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Frequency Profiles and Offset Time

 

Frequency Profiles

Frequency profiles are a central location in which sensor and rule time frequencies can be managed. To understand frequency profiles, consider the following.

When defining rules in HealthBot you can:

  • Define multiple rules that use the same sensor

  • Define different sensor frequencies for each of the rules

  • Apply all of these rules to the same device group/devices

This creates complexity in rule application and frequency adjustments within the individual rules:

  • A key, consisting of sensor-path for OpenConfig and Native GPB sensors, or the tuple of file and table for iAgent sensors is used to identify the specific rules.

  • HealthBot takes the minimum defined frequency for that sensor from the applied rules and uses it to subscribe to, or fetch, data from the devices.

  • This make it hard to identify what the data rate should be for that sensor. To do that, you would have to go through the all the applied rules.

  • A change in the sensor frequency of an applied rule might not take effect as intended.

To address these complexities, HealthBot needed a common place from which to control these frequencies.

Starting in HealthBot 3.0.0, frequency profiles can be created that allow you to manage sensor and rule frequencies from a single location and then apply the profiles in various locations in HealthBot. Application of these profiles allows for persistent and repeatable behavior in regard to frequencies for rules, sensors, triggers, formulas, references, learning periods, and hold times.

A sensor profile consists of a profile name and two optional sections: the sensors section and the non-sensors section. In each section, an entry consists of a sensor or rule name and a frequency. Frequency profiles are applied to device groups or network groups.

The steps for configuration are shown below.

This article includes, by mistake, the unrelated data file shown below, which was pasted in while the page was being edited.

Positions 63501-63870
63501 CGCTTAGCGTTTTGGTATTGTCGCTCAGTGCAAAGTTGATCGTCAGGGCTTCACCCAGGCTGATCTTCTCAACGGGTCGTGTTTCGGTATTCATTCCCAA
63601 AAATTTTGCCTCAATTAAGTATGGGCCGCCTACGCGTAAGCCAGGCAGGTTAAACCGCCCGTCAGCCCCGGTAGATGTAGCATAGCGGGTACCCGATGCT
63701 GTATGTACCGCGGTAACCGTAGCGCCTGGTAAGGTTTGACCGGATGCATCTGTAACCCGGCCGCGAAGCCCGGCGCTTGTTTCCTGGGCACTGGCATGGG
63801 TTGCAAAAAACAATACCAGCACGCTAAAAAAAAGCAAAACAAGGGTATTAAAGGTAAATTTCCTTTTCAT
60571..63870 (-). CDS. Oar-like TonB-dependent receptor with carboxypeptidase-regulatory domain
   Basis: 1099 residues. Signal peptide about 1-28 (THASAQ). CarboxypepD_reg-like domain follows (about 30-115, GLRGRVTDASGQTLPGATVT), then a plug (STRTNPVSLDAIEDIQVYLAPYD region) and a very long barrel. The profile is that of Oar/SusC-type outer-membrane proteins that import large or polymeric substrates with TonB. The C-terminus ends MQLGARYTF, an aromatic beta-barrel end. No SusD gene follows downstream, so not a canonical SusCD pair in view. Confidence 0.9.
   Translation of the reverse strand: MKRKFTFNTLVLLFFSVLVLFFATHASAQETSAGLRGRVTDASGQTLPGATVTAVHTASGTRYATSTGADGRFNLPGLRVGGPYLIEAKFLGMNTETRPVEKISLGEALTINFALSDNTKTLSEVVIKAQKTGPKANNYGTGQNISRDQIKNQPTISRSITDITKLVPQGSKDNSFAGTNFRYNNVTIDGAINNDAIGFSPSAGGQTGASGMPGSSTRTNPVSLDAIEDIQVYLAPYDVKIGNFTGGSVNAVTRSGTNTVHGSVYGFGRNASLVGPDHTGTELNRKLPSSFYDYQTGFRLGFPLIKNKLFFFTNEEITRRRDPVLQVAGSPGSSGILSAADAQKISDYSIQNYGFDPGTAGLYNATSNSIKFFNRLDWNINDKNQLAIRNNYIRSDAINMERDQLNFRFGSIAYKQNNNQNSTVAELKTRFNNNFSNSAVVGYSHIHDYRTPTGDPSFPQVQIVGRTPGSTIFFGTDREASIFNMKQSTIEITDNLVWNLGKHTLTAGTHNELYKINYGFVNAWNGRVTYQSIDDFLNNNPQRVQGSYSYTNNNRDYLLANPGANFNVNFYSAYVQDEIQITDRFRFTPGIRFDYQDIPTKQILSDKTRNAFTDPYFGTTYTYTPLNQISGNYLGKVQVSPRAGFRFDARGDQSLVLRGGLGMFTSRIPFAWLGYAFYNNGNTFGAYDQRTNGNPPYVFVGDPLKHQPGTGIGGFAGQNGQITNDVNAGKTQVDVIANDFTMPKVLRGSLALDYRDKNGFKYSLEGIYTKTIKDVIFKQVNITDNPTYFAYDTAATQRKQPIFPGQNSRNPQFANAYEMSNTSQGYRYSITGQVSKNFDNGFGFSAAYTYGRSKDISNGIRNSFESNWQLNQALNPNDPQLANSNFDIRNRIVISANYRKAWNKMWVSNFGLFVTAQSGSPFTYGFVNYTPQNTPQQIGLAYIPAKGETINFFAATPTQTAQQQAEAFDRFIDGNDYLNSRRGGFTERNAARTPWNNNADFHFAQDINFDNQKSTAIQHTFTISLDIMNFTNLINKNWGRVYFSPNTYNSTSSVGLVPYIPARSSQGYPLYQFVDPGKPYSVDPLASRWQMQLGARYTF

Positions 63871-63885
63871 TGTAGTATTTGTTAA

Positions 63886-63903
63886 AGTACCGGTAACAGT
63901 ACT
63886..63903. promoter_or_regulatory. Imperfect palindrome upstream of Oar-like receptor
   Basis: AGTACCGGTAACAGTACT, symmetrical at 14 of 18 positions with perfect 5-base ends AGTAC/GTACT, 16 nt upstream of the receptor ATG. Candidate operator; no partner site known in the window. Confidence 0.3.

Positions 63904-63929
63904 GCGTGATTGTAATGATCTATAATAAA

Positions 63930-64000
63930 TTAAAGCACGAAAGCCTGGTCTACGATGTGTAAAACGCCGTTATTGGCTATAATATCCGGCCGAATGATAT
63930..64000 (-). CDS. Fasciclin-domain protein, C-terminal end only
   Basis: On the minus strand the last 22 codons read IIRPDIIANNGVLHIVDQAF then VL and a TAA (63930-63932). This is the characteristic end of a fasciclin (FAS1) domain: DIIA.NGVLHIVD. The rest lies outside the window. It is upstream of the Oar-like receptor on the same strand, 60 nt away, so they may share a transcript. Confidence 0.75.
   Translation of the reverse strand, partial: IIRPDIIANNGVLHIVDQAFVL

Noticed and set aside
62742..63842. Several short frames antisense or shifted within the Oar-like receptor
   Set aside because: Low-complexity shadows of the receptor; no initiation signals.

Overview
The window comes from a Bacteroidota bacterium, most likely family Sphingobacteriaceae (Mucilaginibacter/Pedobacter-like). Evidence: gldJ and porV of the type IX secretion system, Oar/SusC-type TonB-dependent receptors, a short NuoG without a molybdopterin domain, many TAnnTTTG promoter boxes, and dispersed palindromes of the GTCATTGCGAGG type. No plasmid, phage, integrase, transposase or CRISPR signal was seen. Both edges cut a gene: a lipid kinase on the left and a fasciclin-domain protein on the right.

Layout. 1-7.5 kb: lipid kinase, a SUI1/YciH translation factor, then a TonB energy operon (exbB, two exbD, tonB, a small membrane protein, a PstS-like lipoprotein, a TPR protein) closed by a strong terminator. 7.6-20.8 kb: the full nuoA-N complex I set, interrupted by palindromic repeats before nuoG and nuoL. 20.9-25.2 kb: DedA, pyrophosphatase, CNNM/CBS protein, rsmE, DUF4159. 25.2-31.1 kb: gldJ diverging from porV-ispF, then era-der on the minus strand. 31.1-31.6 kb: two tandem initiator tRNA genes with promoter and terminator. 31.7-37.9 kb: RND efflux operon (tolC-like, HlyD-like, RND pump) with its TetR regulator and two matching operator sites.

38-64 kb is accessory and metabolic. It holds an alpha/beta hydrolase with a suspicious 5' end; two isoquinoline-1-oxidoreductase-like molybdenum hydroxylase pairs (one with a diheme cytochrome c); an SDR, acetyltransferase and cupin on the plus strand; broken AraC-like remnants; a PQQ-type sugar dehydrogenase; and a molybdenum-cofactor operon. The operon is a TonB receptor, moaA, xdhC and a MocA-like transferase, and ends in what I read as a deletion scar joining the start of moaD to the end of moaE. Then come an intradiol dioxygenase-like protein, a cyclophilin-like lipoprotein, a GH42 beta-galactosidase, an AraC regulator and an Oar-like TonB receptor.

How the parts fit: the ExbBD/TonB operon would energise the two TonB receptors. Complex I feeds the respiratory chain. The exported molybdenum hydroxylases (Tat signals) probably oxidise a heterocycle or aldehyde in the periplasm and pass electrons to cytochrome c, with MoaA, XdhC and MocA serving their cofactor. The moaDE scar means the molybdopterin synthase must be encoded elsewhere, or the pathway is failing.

Configuration Using HealthBot GUI

Frequency profiles are configured and managed in the HealthBot GUI or in the HealthBot CLI. In the GUI, they are managed by navigating to the Settings > Ingest Settings page and selecting the Frequency Profile tab from the left side of the page.

Note

While the sections of the frequency profile are both optional, at least one section must be filled out per frequency profile if you want the applied profile to be able to do anything.

Add a Frequency Profile

  1. Click the + FREQUENCY PROFILE button

    The Add Frequency Profile window appears.

  2. Give the profile a name such as Profile1
  3. (Optional) Click the + ADD SENSORS button.
  4. In the Sensor Name field, enter the sensor name as per the following guidelines:
    • OpenConfig Sensors: Enter the OpenConfig path for the desired sensor, such as /components or /interfaces.

    • iAgent Sensors: Enter the table name used in the sensor definition, such as ChassisAlarmTable or REutilizationTable

    • SNMP: Enter the sensor name such as npr_qmon_ext

    • BYOI: Enter <topic-name/rule-name/sensor-name>, such as topic1/rule1/sensor1

  5. In the Frequency field, enter the appropriate frequency, such as 30seconds, 1minute, 2hours, and so on.
  6. (Optional) Click the + ADD NON-SENSORS button.
  7. In the Rule Name field, enter the rule name such as check-chassis-alarms.
  8. In the Frequency field, enter the appropriate frequency, such as 45seconds, 3minutes, 1hour, and so on.

    Repeat steps 3 through 5 or 6 through 8 as desired for the profile.

    An example result of the previous steps might look like:

    Figure 1: Edit a Frequency Profile
    Edit a Frequency Profile
  9. Click the SAVE & DEPLOY button to save and deploy the profile.

    The new sensor profile is added to the list.

To edit an existing frequency profile:

  1. Click the <Profile Name> from the list.
  2. Make the needed changes as shown in the previous section.
  3. Click the SAVE button to save the profile for later deployment or the SAVE & DEPLOY button to save and deploy immediately.

To delete an existing frequency profile:

  1. Click the Trash Can icon to the right of the profile name.
  2. Click the DELETE button to delete the profile but not deploy the change or the DELETE & DEPLOY button to delete and deploy immediately.

Usage Notes:

  • Profile Entries–Multiple entries can be configured in each section as shown in Figure 1.

  • Override–Sensor or rule frequency defined within an applied frequency profile overrides those defined within the individual rule or sensor.